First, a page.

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No estoppel in 9th cir 11 23-2011 and no double-dipping in 5th cir  regarding 212h waivers 8-30-2011
No estoppel in 9th cir 11 23-2011 and no double-dipping in 5th cir  regarding 212h waivers 8-30-2011
No estoppel in 9th cir 11 23-2011 and no double-dipping in 5th cir  regarding 212h waivers 8-30-2011
No estoppel in 9th cir 11 23-2011 and no double-dipping in 5th cir  regarding 212h waivers 8-30-2011
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No estoppel in 9th cir 11 23-2011 and no double-dipping in 5th cir regarding 212h waivers 8-30-2011

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  • 1. The Ninth Circuit has issued a Precedent Precedent about INA § 212(h) [8USC § 1182(h)] waiver for a single offense of possession of 30 grams or less ofmarijuana. In short, “no estoppel” for an error in prior proceedings that didnot amount to affirmative misconduct beyond mere negligence, as required byWatkins v. U.S. Army, 875 F.2d 699, 707 (9th Cir. 1989) (en banc).Perez-Mejia v. Holder1, No. 07-70118 (9th Cir. 10/23/2011) states in pertinentparts: “B. Estoppel Perez-Mejia also argues that the government is estopped from using his 1997 conviction as a basis for removal because DHS knew about the conviction when it granted him LPR status in 2003. This contention is incorrect. [7] It is well settled . . . that the government may not be estopped on the same terms as a private litigant.” Watkins, 875 F.2d at 706. “A party seeking to raise estoppel against the government must establish affirmative misconduct going beyond mere negligence; even then, estoppel will only apply where the government’s wrongful act will cause a serious injustice, and the public’s interest will not suffer undue damage by imposition of the liability.” Morgan v. Gonzales, 495 F.3d 1084, 1092 (9th Cir. 2007) (quoting Watkins, 875 F.2d at 707). Moreover, a party cannot obtain estoppel against the government if he did not lose any rights to which he was entitled. Id. “There is no single test for detecting the presence of affirmative misconduct; each case must be decided on its own particular facts and circumstances. Affirmative misconduct does require an affirmative misrepresentation or affirmative concealment of a material fact by the government, although it does not require that the government intend to mislead a party.” Watkins, 875 F.2d at 707 (citations omitted).1 Found at: http://www.ca9.uscourts.gov/datastore/opinions/2011/11/23/07-70118.pdf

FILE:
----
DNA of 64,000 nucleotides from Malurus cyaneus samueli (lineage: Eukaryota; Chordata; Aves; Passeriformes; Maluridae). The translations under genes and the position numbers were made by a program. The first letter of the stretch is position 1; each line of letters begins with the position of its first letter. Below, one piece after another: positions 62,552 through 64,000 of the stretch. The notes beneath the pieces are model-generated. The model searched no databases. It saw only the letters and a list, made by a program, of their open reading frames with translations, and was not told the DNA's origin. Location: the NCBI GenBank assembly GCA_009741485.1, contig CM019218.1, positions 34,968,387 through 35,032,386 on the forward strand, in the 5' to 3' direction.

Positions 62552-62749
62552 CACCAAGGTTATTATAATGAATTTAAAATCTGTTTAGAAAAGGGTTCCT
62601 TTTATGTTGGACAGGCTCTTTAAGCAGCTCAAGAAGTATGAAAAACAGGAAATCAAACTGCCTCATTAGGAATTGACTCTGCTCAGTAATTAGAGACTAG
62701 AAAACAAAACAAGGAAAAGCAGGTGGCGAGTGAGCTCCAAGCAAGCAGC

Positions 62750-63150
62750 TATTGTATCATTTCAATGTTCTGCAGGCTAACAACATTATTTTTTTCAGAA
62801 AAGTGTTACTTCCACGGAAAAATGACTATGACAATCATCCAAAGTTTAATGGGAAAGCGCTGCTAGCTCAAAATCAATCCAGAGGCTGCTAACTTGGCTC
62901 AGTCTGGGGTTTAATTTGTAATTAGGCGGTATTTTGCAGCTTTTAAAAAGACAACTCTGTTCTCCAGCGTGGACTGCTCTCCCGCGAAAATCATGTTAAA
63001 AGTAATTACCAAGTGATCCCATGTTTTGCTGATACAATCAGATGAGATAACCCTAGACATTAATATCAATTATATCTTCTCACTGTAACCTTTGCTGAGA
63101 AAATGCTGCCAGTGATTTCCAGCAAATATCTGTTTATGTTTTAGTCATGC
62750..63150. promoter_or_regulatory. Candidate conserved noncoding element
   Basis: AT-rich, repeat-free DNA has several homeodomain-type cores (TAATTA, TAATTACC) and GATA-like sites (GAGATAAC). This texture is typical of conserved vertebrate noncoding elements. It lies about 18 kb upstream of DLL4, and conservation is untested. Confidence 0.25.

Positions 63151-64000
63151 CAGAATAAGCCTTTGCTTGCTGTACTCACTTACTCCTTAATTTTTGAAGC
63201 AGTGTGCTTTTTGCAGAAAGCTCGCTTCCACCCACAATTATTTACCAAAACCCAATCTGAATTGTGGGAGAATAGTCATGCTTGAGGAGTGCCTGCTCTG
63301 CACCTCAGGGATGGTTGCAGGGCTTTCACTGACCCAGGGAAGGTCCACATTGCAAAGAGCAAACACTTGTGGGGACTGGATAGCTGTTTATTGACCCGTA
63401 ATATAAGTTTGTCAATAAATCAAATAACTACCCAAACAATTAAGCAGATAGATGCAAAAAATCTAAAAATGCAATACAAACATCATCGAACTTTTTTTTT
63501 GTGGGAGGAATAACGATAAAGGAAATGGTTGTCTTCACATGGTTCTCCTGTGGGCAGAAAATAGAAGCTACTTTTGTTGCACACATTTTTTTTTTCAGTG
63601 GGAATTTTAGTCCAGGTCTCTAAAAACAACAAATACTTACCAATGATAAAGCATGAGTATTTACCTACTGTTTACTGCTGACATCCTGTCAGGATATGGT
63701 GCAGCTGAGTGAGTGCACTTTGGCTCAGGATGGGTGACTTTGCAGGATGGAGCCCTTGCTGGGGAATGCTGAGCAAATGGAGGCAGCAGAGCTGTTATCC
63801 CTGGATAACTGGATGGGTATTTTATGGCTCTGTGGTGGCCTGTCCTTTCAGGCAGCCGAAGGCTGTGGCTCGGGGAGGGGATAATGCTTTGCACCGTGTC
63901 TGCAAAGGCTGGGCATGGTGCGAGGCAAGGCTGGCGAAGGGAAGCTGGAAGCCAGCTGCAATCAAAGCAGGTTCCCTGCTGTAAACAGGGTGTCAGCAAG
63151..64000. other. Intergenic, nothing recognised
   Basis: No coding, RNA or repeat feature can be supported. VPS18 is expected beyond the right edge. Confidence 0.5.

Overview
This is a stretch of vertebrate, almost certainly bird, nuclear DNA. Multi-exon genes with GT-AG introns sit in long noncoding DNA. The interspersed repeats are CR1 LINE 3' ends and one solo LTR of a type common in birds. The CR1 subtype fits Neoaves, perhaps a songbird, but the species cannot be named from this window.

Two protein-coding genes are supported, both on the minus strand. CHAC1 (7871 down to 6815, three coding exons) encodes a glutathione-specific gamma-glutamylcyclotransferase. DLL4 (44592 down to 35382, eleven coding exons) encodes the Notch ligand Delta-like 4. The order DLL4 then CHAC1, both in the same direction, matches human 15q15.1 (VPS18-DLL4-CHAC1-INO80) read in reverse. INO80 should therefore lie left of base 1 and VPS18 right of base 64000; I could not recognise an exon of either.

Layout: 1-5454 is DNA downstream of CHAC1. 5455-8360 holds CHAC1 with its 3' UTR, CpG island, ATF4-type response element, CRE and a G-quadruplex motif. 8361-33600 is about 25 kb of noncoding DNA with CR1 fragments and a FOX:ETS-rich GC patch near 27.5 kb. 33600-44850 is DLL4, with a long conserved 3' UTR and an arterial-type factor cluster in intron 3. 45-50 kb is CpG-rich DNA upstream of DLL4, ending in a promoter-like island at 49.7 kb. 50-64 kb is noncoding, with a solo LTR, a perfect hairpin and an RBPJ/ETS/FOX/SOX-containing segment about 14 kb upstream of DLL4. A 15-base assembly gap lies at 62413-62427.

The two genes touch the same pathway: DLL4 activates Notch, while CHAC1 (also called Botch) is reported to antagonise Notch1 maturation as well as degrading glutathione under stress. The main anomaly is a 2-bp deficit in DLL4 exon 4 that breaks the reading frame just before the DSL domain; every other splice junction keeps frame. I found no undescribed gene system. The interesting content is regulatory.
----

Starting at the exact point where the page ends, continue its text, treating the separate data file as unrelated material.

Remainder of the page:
• 2. If a litigant survives this initial inquiry, the court considersfour elements to determine if the government is estopped: “(1) the party to be estopped must know the facts; (2) he must intend that his conduct shall be acted on or must so act that the party asserting the estoppel has a right to believe it is so intended; (3) the latter must be ignorant of the true facts; and (4) he must rely on the former’s conduct to his injury.”Morgan, 495 F.3d at 1092 (quoting Watkins, 875 F.2d at 709). [8] Both the IJ and the BIA characterized the decision byDHS to grant Perez-Mejia LPR status in 2003 as a “mistake.”This was not an erroneous conclusion. It was Perez-Mejia’sburden to prove that the decision to grant him LPR status wasaffirmative misconduct by DHS. See id. Perez-Mejia offeredno evidence of such misconduct, but rather relied on the factthat he obtained LPR status when he should have been deniedit. He now points to nothing in the record that suggests thatDHS engaged in any “affirmative misrepresentation or affir-mative concealment.” Watkins, 875 F.2d at 707. “[T]he negligentprovision of misinformation” by immigration officialsdoes not constitute affirmative misconduct. Sulit v. Schiltgen,213 F.3d 449, 454 (9th Cir. 2000). The evidence suggests nomore than such negligence in this case. Moreover, Perez-Mejia “lost no rights to which [he] wasentitled under the immigration laws.” Santiago v. INS, 526F.2d 488, 493 (9th Cir. 1975) (en banc). Perez-Mejia concedesthat he was ineligible for LPR status when he appliedfor it and does not contend that obtaining it deprived him ofany rights. See id. at 491-93 (failure to inform aliens that theirentry into United States was unlawful did not deprive them ofopportunity to depart and attempt to return lawfully). [9] In essence, the evidence only indicates that the governmentwas negligent in improperly granting Perez-Mejia LPRstatus. Perez-Mejia benefitted from that error. The government